International Journal of Middle East Studies (Volume 52, Issue 3)

The Many Voyages of Fateh Al-Khayr: Unfurling the Gulf in the Age of Oceanic History

By: Fahad Ahmad Bishara

Abstract: In this article, I make the claim that the time has come to re-situate the Gulf historically as part of the Indian Ocean world rather than the terrestrial Middle East. I explore the historical potential of thinking “transregionally” – of what it means to more fully weave the history of the Gulf into that of the Indian Ocean, and what the ramifications are for orienting it away from the terrestrially-grounded literature in which it has long been situated. The promise of an oceanic history, I argue, is both academic and political: first, it opens up the possibilities of new narratives for the Gulf’s past, suggesting new periodizations, fruitful avenues of historical inquiry, and new readings of old sources. But more than that, an oceanic history of the Gulf allows historians to push against the discourses of nativism that have pervaded the public sphere in the Gulf States.

Telegraphy, Typography, and the Alphabet: The Origins of Alphabet Revolutions in the Russo-Ottoman Space

By: Ulug Kuzuoglu

Abstract: This paper explores the history of the alphabet revolutions in the Ottoman Empire and the Russian Empire, beginning in the 1860s and culminating with the new Turkish alphabet and the Soviet latinization movement in the 1920s. Unlike earlier works that have treated these movements separately, this article traces the origins of the alphabet revolutions to the 19th-century communications revolution, when the telegraph and movable metal type challenged the existing modes of knowledge production and imposed new epistemologies of writing on the Muslims in the Russo-Ottoman space. This article examines the media technologies of the era and the cross-imperial debates surrounding various alphabet proposals that predated latinization and suggests that the history of language reform in the Russo-Ottoman world be reevaluated as a product of a modernizing information age that eventually changed the entire linguistic landscape of Eurasia.

The Conscription of Greek Ottomans into the Sultan’s Army, 1908–1912

By: Uğur Z. Peçe

Abstract: With the reinstatement of the parliament in 1908, the Ottoman state faced new challenges connected to citizenship. As a policy to finally make citizens equal in rights as well as duties, military conscription figured prominently in this new context. For the first time in Ottoman history, the empire’s non-Muslims began to be drafted en masse. This article explores meanings of imperial citizenship and equality through the lens of debates over the conscription of Greek Ottomans, the largest non-Muslim population of the Ottoman Empire. In contrast to the widespread suggestion of the Turkish nationalist historiography on these matters, Greek Ottomans and other non-Muslim populations enthusiastically supported the military service in principle. But amidst this general agreement was a tremendous array of views on what conscription ought to look like in practice. The issue came to center on whether Greek Ottomans should have separate battalions in the army. All units would eventually come to be religiously integrated, but the conscription debates in the Ottoman parliament as well as in the Turkish and Greek language press reveal some of the crucial fissures of an empire as various actors were attempting to navigate between a unified citizenship and a diverse population.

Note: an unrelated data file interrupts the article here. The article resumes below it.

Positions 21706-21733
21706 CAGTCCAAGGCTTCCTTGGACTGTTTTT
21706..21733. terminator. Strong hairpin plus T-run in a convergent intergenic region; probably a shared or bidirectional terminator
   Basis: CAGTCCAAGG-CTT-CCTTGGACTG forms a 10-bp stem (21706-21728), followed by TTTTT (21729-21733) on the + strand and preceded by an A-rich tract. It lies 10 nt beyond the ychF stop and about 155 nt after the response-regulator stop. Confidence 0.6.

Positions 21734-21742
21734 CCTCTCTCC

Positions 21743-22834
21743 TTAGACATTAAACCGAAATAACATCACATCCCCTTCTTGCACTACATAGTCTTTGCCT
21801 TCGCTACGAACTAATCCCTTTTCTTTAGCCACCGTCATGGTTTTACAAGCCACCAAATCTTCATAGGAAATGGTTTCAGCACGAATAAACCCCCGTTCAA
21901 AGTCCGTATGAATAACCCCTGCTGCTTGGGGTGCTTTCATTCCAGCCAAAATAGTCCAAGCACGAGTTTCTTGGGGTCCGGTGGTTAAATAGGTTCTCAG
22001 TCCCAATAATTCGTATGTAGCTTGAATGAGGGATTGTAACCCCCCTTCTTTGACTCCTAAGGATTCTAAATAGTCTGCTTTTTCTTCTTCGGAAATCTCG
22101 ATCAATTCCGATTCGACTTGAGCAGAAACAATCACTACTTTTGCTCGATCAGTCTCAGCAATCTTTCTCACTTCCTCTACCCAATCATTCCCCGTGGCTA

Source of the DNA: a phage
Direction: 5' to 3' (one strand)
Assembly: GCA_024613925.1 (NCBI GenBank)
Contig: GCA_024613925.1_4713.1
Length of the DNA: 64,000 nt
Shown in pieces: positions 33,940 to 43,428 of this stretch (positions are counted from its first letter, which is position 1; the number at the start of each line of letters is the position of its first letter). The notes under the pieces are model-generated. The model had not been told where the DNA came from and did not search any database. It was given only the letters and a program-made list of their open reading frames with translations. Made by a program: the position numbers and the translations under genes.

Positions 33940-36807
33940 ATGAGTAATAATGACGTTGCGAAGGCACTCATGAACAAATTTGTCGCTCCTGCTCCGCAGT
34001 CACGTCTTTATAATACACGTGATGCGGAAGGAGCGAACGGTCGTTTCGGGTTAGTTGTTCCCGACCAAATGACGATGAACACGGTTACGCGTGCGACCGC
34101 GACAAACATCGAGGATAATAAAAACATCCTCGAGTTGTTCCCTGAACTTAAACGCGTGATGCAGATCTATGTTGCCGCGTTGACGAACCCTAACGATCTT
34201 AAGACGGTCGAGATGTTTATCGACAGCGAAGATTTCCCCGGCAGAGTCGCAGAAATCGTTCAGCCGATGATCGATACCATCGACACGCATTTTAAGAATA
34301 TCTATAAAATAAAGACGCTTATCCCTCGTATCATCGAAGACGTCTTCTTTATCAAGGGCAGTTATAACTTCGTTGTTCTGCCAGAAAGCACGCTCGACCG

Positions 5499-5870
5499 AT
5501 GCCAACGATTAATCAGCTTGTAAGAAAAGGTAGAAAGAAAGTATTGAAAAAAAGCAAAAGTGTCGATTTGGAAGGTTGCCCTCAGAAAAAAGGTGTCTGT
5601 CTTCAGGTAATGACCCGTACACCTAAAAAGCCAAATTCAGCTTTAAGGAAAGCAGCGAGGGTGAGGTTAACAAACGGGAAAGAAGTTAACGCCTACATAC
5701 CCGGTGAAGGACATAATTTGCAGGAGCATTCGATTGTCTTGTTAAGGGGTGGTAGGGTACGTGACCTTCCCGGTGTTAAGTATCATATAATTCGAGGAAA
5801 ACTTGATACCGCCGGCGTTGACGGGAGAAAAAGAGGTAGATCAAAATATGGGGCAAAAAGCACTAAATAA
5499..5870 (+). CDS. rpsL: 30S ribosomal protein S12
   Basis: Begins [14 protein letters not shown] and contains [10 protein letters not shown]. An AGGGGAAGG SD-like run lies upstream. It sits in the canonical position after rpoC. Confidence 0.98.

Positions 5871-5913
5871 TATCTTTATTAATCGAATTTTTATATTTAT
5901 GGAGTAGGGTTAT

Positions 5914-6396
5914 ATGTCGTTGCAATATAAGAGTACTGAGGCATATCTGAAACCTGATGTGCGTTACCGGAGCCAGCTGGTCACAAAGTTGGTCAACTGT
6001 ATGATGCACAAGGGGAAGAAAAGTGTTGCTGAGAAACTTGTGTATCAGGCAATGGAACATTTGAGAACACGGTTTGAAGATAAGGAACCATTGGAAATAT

New Arab Maids: Female Domestic Work, “New Arab Women,” and National Memory in British Mandate Palestine

By: Caroline Kahlenberg

Abstract: The “new Arab woman” of the early 20th century has received much recent scholarly attention. According to the middle- and upper-class ideal, this woman was expected to strengthen the nation by efficiently managing her household, educating her children, and contributing to social causes. Yet, we cannot fully understand the “new Arab woman” without studying the domestic workers who allowed this class to exist. Domestic workers carried out much of the physical labor that let their mistresses pursue new standards of domesticity, social engagement, and participation in nationalist organizations. This article examines relationships between Arab housewives and female domestic workers in British Mandate Palestine (1920–1948) through an analysis of domestic reform articles and memoirs. Arab domestic reformers argued that elite housewives, in order to become truly modern women, had to treat maids with greater respect and adjust to the major socioeconomic changes that peasants were experiencing, yet still maintain a clear hierarchy in the home. Palestinian memoirists, meanwhile, often imagine their pre-1948 homes as a site of Palestinian national solidarity. Their memories of intimate relationships that developed between elite families and peasant maids have crucially shaped nationalist narratives that celebrate the Palestinian peasantry.

Turbulent from the Start: Revisiting Military Politics in Pre-Baʿth Syria

By: Hicham Bou Nassif